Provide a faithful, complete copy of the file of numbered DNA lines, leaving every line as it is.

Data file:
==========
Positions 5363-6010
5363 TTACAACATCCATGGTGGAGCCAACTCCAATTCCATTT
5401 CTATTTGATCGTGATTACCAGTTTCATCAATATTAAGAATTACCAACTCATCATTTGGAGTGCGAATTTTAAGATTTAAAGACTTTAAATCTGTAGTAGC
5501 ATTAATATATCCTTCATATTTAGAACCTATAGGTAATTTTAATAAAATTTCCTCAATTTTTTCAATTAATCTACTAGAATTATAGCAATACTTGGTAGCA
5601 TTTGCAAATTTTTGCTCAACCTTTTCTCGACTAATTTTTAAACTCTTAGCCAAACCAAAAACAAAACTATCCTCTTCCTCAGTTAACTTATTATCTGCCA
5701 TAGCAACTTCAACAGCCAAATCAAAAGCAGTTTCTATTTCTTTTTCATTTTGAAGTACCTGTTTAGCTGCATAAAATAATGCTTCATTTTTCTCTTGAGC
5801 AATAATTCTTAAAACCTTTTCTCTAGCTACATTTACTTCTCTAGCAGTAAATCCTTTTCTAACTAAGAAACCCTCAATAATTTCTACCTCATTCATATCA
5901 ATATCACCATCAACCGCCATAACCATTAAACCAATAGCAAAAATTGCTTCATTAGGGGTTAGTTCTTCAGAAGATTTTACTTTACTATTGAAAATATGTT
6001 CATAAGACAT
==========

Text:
Positions 5363-6010
5363 TTACAACATCCATGGTGGAGCCAACTCCAATTCCATTT
5401 CTATTTGATCGTGATTACCAGTTTCATCAATATTAAGAATTACCAACTCATCATTTGGAGTGCGAATTTTAAGATTTAAAGACTTTAAATCTGTAGTAGC
5501 ATTAATATATCCTTCATATTTAGAACCTATAGGTAATTTTAATAAAATTTCCTCAATTTTTTCAATTAATCTACTAGAATTATAGCAATACTTGGTAGCA
5601 TTTGCAAATTTTTGCTCAACCTTTTCTCGACTAATTTTTAAACTCTTAGCCAAACCAAAAACAAAACTATCCTCTTCCTCAGTTAACTTATTATCTGCCA
5701 TAGCAACTTCAACAGCCAAATCAAAAGCAGTTTCTATTTCTTTTTCATTTTGAAGTACCTGTTTAGCTGCATAAAATAATGCTTCATTTTTCTCTTGAGC
5801 AATAATTCTTAAAACCTTTTCTCTAGCTACATTTACTTCTCTAGCAGTAAATCCTTTTCTAACTAAGAAACCCTCAATAATTTCTACCTCATTCATATCA
5901 ATATCACCATCAACCGCCATAACCATTAAACCAATAGCAAAAATTGCTTCATTAGGGGTTAGTTCTTCAGAAGATTTTACTTTACTATTGAAAATATGTT
6001 CATAAGACAT